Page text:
About the course
Mankind's understanding of his crucial influence on the planet dictates an immediate change in the role of the designer in the early 21st century. In a world where energy and natural resources are depleted alongside the creation of long-term damage, one must ask whether design as it is taught in academia and applied in industry is part of the problem or part of the solution? Ecologically, we have reached the peak of production capabilities. This of course does not stop humanity from continuing to produce a huge number of unnecessary products that are directly harmful to ourselves and the environment. We are undoubtedly living in a regulated bubble of over-consumption in order for a handful of people to make a profit. It is a global crisis that transcends borders and cultures which continues to unfold without damage control. This bubble bursts while conducting an academic discussion on the peak of oil production, the socio-economic model collapses at once and leaves humanity looking for slightly more sane alternatives. Given the understanding of this reality, we must ask ourselves the following questions: How do we produce products, what do we produce? and for what purpose? The role of the designer, as defined in the First and Second Industrial Revolutions, is inconsistent with the moral/existential imperative in the face of the results of the environmental crisis, however, given the scope of our occupation and our position in the hierarchy as policy implementers, it is clear that we must lead to a fundamental change in consumer culture and as such that define the tools for implementing this change. In the course we will review the technologies, concepts and thought models that define the work of the environmentally conscious designer and the consequences of his work, while adopting critical and doubtful vision in order to formulate worthy products. The Third and Fourth Industrial Revolutions, industry 0.4 (including open-source hardware and software, on-line distributed automation and production on demand and production is added as a re-examination and sustainable examination), a relatively fulfilling promise (on the set of forces of production and consumption which bring with them a perceptual change in values that differs in terms of defining cultural norms or in practice the interrelationship between content creation and its consumption). In a world where ideas can be realized immediately in full accordance with the needs, desires and whims of the user, the boundaries become blurry, the Holy Trinity, i.e., the power relations between a Manufacturer | Designer | Consumer stand for a test. Local and global communities use digital manufacturing technologies through the core principles of open source in a path that circumvents centralized policy, regulation and complex logistics, thus dismantling the production and distribution facilities and fundamentally changing the political-technological relations that characterized society at the beginning of the 21st century, all this and more in the face of an ongoing environmental crisis that no one can predict the extent of its impact and implications for the future of humankind and the planet.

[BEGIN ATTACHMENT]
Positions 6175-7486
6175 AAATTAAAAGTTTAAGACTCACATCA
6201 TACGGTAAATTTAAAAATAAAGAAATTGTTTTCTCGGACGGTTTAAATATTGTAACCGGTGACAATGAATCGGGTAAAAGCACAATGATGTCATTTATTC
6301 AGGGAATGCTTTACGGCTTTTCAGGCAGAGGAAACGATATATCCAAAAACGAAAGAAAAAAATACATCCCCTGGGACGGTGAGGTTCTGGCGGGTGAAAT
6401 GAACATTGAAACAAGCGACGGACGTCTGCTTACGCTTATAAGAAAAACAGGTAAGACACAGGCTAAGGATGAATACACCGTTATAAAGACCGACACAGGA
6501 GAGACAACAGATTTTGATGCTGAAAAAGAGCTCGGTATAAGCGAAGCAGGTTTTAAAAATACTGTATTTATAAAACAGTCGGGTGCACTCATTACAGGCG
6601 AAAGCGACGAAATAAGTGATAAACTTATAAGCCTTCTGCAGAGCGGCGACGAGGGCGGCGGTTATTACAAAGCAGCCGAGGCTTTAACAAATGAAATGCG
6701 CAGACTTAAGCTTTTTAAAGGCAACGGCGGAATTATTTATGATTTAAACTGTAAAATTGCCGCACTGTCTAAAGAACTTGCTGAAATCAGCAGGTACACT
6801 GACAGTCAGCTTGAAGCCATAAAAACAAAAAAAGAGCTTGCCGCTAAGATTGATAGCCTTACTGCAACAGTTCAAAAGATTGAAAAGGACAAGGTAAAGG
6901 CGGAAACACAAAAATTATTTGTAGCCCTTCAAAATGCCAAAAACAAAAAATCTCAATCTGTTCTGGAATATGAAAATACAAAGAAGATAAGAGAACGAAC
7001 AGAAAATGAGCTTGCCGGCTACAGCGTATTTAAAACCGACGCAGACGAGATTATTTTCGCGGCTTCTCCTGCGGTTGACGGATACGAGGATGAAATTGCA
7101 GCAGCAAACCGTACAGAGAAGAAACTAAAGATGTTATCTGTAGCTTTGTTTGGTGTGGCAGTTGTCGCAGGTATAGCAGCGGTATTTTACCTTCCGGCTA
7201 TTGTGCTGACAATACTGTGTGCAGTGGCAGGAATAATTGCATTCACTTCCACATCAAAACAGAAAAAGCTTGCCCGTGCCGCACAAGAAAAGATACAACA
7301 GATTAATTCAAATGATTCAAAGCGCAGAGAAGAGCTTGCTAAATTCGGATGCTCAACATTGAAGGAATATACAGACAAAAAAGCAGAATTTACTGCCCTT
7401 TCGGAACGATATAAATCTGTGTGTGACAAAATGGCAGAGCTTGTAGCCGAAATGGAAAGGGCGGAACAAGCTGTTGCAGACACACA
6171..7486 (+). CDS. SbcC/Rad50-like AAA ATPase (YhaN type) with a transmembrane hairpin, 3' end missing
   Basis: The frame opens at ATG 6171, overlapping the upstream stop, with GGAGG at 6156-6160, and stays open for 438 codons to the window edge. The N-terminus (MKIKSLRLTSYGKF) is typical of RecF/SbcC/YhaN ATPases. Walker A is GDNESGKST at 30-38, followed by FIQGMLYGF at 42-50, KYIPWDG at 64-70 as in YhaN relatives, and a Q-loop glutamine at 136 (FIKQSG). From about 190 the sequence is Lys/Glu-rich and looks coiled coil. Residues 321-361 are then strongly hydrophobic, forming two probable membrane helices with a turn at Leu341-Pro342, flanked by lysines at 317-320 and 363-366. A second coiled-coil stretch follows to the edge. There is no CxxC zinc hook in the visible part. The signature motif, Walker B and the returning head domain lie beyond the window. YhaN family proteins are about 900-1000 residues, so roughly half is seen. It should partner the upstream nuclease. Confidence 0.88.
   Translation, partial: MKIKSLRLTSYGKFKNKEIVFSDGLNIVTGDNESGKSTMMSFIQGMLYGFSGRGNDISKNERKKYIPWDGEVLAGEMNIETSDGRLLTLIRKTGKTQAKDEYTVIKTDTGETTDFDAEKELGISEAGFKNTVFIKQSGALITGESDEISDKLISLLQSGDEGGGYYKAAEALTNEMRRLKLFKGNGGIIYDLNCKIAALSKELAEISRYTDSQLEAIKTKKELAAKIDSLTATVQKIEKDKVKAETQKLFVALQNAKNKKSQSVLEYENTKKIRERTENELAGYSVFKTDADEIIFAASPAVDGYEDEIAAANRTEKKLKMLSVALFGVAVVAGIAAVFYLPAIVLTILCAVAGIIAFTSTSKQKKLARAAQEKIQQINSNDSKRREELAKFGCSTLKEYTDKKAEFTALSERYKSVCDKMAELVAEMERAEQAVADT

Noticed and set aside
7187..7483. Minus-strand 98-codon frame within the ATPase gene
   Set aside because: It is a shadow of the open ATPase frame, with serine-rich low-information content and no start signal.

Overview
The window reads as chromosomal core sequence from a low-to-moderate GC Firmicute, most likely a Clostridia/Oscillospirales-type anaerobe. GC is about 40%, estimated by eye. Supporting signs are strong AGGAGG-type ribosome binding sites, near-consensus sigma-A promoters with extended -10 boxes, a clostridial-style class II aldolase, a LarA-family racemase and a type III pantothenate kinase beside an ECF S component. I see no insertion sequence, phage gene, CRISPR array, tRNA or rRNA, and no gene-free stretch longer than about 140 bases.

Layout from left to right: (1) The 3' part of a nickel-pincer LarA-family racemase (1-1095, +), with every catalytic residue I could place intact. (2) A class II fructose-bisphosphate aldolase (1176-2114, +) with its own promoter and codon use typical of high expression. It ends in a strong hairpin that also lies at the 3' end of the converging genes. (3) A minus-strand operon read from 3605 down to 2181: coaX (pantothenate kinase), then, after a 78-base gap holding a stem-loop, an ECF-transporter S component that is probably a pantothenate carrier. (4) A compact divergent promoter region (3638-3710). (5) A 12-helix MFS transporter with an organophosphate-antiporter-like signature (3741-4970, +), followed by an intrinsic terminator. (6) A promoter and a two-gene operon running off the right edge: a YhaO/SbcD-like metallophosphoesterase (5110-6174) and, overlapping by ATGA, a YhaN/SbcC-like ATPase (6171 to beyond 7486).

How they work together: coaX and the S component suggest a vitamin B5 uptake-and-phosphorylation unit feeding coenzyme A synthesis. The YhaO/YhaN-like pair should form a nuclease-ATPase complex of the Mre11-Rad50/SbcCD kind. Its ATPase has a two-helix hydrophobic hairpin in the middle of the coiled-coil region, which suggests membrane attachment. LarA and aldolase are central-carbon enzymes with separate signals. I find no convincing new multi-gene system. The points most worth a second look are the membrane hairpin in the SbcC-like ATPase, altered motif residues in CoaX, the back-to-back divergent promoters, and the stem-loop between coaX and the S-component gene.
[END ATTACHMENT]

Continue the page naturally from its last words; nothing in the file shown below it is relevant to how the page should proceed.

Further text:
Eliran Abukasis, Tomer Beyski, Noa Miron